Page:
The trial court entered the commitment order on July 24, 2009, and limited the enforceability of the order to 90 days. The 90-day period has passed. As a result, this case is moot. Therefore, before we can address the merits of respondent's appeal, we must first determine whether any exception to the mootness doctrine applies. In his opening brief, respondent argues his appeal is not moot because it falls under the capable-of-repetition-yet-evading-review, the collateral-consequences, and the public-interest exceptions to the mootness doctrine.

On October 26, 2010, the State filed a motion to dismiss respondent's appeal as moot, arguing the capable-of-repetition-yet-evading-review and public-interest exceptions to the mootness doctrine no longer applied because section 1-104.5 of the Mental Health Code was repealed to remove the definition of "dangerous conduct." Pub. Act 96-1399, § 10 (eff. July 29, 2010) (2010 Ill. Legis. Serv. 3593, 3605 (West)) (repealing 405 ILCS 5/1-104.5 (West 2008)). Additionally, section 1-119 of the Mental Health Code was amended to change the involuntary-commitment standard. Pub. Act 96-1399, § 5 (eff. July 29, 2010) (2010 Ill. Legis. Serv. 3593, 3593-94 (West)) (amending 405 ILCS 5/1-119 (West 2008)). Therefore, the State argued respondent's appeal should be dismissed as moot unless respondent could show he has not been subjected to a previous involuntary-commitment order and has not been convicted of a felony.

On November 19, 2010, respondent filed a response to the motion to dismiss and agreed the capable-of-repetition-yet-evading-review and public-interest exceptions no longer applied but argued the case should not be dismissed as moot because the collateral-consequences exception applied. In particular, respondent argued the collateral-consequences exception applied because the record does not indicate respondent has been subjected to a previous involuntary-commitment order or has been convicted of a felony. Respondent stated a petition for involuntary commitment was previously filed in September 2009, but the petition was dismissed and no involuntary commitment resulted from the filed petition. Therefore, respondent concluded the present involuntary commitment is the only known involuntary commitment against respondent, and respondent has no known felony convictions. On November 22, 2010, this court denied the State's motion to dismiss respondent's appeal as moot.

B. Collateral-Consequences Exception

The collateral-consequences exception to the mootness doctrine allows a reviewing court to consider an otherwise moot case where the involuntary admission "could return to plague the respondent in some future proceedings or could affect other aspects of the respondent's life." In re Val Q., 396 Ill. App. 3d 155, 159, 919 N.E.2d 976, 980 (2009). However, according to In re Alfred H.H., 233 Ill. 2d 345, 362-63, 910 N.E.2d 74, 84 (2009), the collateral-consequences exception will not apply when a respondent has previously been involuntarily committed because any collateral consequences have already attached as a result of the prior commitments.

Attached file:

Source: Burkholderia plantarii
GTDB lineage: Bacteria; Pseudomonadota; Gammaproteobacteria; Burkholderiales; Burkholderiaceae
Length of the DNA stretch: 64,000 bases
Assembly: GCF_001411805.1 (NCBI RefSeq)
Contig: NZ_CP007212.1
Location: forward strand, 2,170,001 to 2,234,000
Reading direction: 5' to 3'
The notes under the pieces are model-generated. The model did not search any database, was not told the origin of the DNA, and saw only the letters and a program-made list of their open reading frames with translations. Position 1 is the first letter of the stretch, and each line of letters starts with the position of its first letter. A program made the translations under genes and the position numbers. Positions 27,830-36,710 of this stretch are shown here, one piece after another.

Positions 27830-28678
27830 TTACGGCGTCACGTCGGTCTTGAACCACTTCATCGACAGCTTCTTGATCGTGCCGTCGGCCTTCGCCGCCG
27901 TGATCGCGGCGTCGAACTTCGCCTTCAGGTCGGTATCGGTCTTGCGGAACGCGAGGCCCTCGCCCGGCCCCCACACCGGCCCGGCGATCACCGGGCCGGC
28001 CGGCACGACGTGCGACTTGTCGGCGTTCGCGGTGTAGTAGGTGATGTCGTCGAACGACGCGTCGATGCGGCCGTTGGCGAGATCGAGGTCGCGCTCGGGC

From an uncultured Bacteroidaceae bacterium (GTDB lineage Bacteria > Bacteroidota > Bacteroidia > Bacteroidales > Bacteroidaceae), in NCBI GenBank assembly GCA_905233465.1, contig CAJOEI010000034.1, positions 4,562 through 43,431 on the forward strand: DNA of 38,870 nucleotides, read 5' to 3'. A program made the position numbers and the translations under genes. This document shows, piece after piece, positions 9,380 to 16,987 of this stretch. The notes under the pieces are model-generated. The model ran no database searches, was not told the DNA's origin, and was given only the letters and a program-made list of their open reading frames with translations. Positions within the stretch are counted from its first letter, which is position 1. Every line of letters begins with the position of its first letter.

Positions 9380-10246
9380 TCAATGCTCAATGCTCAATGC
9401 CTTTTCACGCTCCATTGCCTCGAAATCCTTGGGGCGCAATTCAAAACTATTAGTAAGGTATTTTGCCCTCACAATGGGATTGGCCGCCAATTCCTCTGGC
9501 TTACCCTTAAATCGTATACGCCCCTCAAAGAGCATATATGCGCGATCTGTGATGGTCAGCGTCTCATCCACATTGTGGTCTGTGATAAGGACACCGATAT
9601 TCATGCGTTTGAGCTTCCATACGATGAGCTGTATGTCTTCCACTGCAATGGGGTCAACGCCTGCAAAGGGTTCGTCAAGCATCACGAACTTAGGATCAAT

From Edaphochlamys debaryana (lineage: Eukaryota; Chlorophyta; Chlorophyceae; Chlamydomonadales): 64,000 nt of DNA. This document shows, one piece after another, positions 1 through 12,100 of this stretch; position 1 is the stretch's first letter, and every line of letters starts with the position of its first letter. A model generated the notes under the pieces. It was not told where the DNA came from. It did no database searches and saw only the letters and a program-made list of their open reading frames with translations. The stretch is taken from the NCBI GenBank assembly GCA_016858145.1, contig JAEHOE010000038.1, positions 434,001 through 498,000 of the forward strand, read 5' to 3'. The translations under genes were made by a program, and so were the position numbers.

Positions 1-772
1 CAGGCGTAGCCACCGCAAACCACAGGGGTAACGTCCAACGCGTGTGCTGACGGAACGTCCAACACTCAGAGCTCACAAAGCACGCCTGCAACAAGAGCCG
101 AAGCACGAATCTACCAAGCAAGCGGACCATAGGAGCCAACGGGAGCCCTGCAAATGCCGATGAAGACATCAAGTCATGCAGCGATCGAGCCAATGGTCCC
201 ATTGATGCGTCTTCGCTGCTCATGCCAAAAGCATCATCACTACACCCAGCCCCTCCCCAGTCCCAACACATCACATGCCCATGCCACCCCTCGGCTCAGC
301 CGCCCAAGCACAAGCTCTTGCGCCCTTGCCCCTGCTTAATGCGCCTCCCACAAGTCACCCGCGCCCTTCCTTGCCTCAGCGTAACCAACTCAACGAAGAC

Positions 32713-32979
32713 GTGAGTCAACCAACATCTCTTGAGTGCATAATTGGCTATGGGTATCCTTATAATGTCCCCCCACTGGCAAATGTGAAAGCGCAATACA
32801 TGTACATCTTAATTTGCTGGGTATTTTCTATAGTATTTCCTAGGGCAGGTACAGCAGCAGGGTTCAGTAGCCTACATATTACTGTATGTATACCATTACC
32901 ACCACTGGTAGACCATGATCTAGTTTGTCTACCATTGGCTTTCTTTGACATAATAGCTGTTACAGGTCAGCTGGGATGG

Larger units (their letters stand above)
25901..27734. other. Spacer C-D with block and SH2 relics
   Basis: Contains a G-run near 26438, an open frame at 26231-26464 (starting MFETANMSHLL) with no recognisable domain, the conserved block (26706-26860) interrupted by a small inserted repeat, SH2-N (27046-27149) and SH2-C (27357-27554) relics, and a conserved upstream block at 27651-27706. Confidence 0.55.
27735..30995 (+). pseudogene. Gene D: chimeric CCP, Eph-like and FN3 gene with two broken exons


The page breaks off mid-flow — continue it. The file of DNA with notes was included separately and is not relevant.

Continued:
In this case, our review of the record does not indicate respondent has ever been subjected to a prior order for involuntary commitment. The July 24, 2009, involuntary commitment could potentially return to plague respondent in future proceedings or affect other aspects of his life. Accordingly, we find the collateral-consequences exception applies.

C. Involuntary-Commitment Standards

Respondent argues the July 24, 2009, commitment order should be vacated because it was based on an unconstitutional statutory standard. In particular, respondent argues he was committed based on the dangerous-conduct standard as defined in section 1-104.5 of the Mental Health Code (405 ILCS 5/1-104.5 (West 2008)), a statutory standard found unconstitutional by this court in Torski C., 395 Ill. App. 3d at 1027, 918 N.E.2d at 1233. Respondent argues the commitment order should be vacated because (1) Torski C. found the statutory standard of "dangerous conduct" unconstitutional on both void-for-vagueness and substantive-due-process grounds, and (2) the dangerous-conduct standard is unconstitutional as applied to respondent because it permitted the State to confine respondent when he posed no threat to himself or others.

Further, respondent argues if the court finds the statute constitutional, (1) the commitment order must be reversed because the State failed to submit a complete written dispositional report as required under section 3-810 of the Mental Health Code (405 ILCS 5/3-810 (West 2008)), and (2) the trial court erred by failing to consider less-restrictive alternatives in treatment.

The State argues the court should analyze the constitutionality of section 1-119(1) of the Mental Health Code without regard to Torski C. because this section further defines the term "dangerous conduct" as "threatening behavior or conduct that places [respondent] or another individual in reasonable expectation of being harmed." 405 ILCS 5/1-119(1) (West 2008). Additionally, the State argues this court should depart from its holding in Torski C.